In this series on capturing energy from the ocean we’ve recently discussed wave power, tidal power and OTEC. There is, however, another lesser known (and slightly less developed) way of capturing energy from the ocean. This is salinity gradient power (or osmotic power or blue energy), which, as the name suggests, utilises the saltiness of the ocean to generate electricity. These systems make use of the salt content difference between seawater (or other types of salt-containing water) and fresh water (such as is found in rivers and estuaries).
How does it do that? There are currently two predominant techniques used to generate electricity, which we discuss below.
Pressure-retarded osmosis (PRO)
PRO, which is used by companies like SaltPower, is predominantly based on osmosis, which is the movement of a solvent (i.e. something that can dissolve other substances) through a semi-permeable membrane from a less concentrated solution to a more concentrated one.
In the case of the PRO process, the solvent is water. To generate electricity from osmosis, a water permeable membrane (i.e. a membrane that allows the passage of water but not salt) is positioned between a stream of fresh water and a stream of seawater. As the stream of seawater has a much higher salt content (so is more concentrated), the fresh water flows into the seawater stream through the membrane via osmosis.
The influx of freshwater into the seawater stream increases the pressure in that stream which drives a turbine to generate electricity.
Reversed electrodialysis (RED)
Like PRO, RED uses membranes positioned between streams of seawater and fresh water to produce electricity. In this case, however, it is ions (charged atoms) travelling across the membranes rather than water. Ions are present in the seawater due to its salt content.
A RED system (such as that being developed by Sweetch Energy) includes a row of adjacent streams separated by membranes. The streams alternate between seawater and freshwater. The membranes alternate between “cation” (positively charged ion) and “anion” (negatively charged ion) exchange membranes. Each cation exchange membrane allows the passage of cations only, and each anion membrane allows the passage of anions only.
Like in the PRO system, there is movement across the membranes, but in this case because it is movement of ions, the movement is in the direction from the seawater to the freshwater. Each seawater channel is bounded on opposite sides by a cation exchange membrane and an anion exchange membrane. This means that the positively charged ions and negatively charged ions in the seawater, driven by the salinity difference, move in opposite directions. Electrodes are placed at opposite ends of the stack to convert the movement of ions into an electrical current.
What are the issues?
Salinity gradient power is still at a developmental stage, largely (as is often the case) because these processes are expensive. As it stands, the cost of producing electricity from these processes is far greater than, for example, wind energy.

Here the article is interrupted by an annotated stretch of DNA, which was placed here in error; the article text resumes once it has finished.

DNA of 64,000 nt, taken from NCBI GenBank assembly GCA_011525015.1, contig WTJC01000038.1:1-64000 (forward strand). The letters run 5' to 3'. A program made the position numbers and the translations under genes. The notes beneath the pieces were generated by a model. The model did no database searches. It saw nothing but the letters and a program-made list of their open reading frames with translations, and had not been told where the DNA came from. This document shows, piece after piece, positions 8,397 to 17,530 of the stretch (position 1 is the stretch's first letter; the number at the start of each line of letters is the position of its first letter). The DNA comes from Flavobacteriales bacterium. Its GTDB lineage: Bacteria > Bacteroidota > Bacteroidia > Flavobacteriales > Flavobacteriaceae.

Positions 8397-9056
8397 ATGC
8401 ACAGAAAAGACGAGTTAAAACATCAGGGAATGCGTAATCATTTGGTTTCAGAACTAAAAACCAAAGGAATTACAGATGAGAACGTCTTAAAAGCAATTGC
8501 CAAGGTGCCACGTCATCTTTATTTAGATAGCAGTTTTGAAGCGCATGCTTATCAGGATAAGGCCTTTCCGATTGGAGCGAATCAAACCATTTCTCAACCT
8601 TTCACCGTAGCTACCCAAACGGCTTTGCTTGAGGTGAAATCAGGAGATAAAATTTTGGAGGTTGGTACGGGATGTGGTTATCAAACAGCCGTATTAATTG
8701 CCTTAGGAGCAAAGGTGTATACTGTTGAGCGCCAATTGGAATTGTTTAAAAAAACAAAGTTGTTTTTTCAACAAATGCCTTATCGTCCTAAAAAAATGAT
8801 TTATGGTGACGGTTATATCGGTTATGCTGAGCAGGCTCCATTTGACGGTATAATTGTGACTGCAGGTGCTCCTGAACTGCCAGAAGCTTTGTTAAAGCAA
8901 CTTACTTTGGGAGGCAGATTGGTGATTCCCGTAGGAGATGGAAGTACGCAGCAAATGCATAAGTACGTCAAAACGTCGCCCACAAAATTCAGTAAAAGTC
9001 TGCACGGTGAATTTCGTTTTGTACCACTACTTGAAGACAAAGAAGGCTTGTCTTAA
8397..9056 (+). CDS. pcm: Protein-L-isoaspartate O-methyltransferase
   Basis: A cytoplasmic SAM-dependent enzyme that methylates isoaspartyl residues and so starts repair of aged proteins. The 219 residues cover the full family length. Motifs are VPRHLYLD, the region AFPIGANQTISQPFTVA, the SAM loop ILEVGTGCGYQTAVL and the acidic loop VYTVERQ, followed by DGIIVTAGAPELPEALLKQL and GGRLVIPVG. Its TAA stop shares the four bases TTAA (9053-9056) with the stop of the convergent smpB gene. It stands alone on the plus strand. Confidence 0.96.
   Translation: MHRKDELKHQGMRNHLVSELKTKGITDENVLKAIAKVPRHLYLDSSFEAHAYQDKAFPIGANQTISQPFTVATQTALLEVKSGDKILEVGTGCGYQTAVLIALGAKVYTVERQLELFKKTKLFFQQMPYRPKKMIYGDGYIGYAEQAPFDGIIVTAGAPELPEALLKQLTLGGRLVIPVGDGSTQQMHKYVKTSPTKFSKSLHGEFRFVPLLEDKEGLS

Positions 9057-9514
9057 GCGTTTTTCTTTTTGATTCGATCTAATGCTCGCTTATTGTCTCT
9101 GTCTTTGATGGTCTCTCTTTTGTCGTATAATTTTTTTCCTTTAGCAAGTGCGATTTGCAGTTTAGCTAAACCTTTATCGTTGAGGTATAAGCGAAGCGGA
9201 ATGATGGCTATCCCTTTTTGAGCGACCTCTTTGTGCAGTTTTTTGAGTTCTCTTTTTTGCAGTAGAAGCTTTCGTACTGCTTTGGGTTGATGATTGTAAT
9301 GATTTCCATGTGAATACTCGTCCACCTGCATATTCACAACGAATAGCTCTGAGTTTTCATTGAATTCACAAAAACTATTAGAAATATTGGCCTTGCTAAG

Both the PRO and RED processes rely on membranes to generate electricity and the types of membranes required for these processes can be costly. The membranes and other components, for example, suffer from biofouling. Then there are also costs associated with maintaining and operating the various components of the system – for example, in both cases the seawater and freshwater must be pumped, which requires electricity.
Cost is not the only issue, though. There are also environmental concerns. The output of each of these processes is brackish water (slightly salty water). The release of this water (especially in large quantities) back into the natural environment could change the water quality of that environment, impacting the local ecosystem. Likewise, water intakes and discharge points present a risk to organisms in the respective waterway.
What is being done to solve the cost issues?
Given the membranes make up an estimated 50-80% of total capital costs, developing cheaper, more efficient membranes will go a long way to making salinity gradient power generation commercially viable. Fortunately, there are researchers working on this exact problem. Institute of Frontier Material researchers, for example, are working on 2D nanomaterial materials that can be used in membranes, and which they say boost energy generation.
Another way to make these systems produce more energy for the same cost is to use water with a higher salt content – at least in the PRO process, the higher the gradient the larger the “osmotic pressure” which drives water from the fresh water stream to the salt water stream. One option is to simply find a saltier body of water – in fact, the idea for the PRO process (by Sidney Loeb) is said to have been inspired by the massive salinity difference at the mouth of the River Jordan, which flows into the Dead Sea, one of the world’s saltiest bodies of water. Another option is to use other sources of water, such as the brine that is output from desalination or geothermal plants.
Like many of the ocean energy capturing techniques we’ve discussed, salinity gradient power has huge theoretical potential – it’s estimated that it could meet 80% of the world’s energy demands. Salinity gradient power is a long, long way off that potential – it still, of course, needs to hit that first step of finding a solution that is commercially viable. Nevertheless, with continuing research into membranes based on nanotechnology and the identification of niche applications with highly saline brine, it seems likely that such a commercial solution is not too far off.
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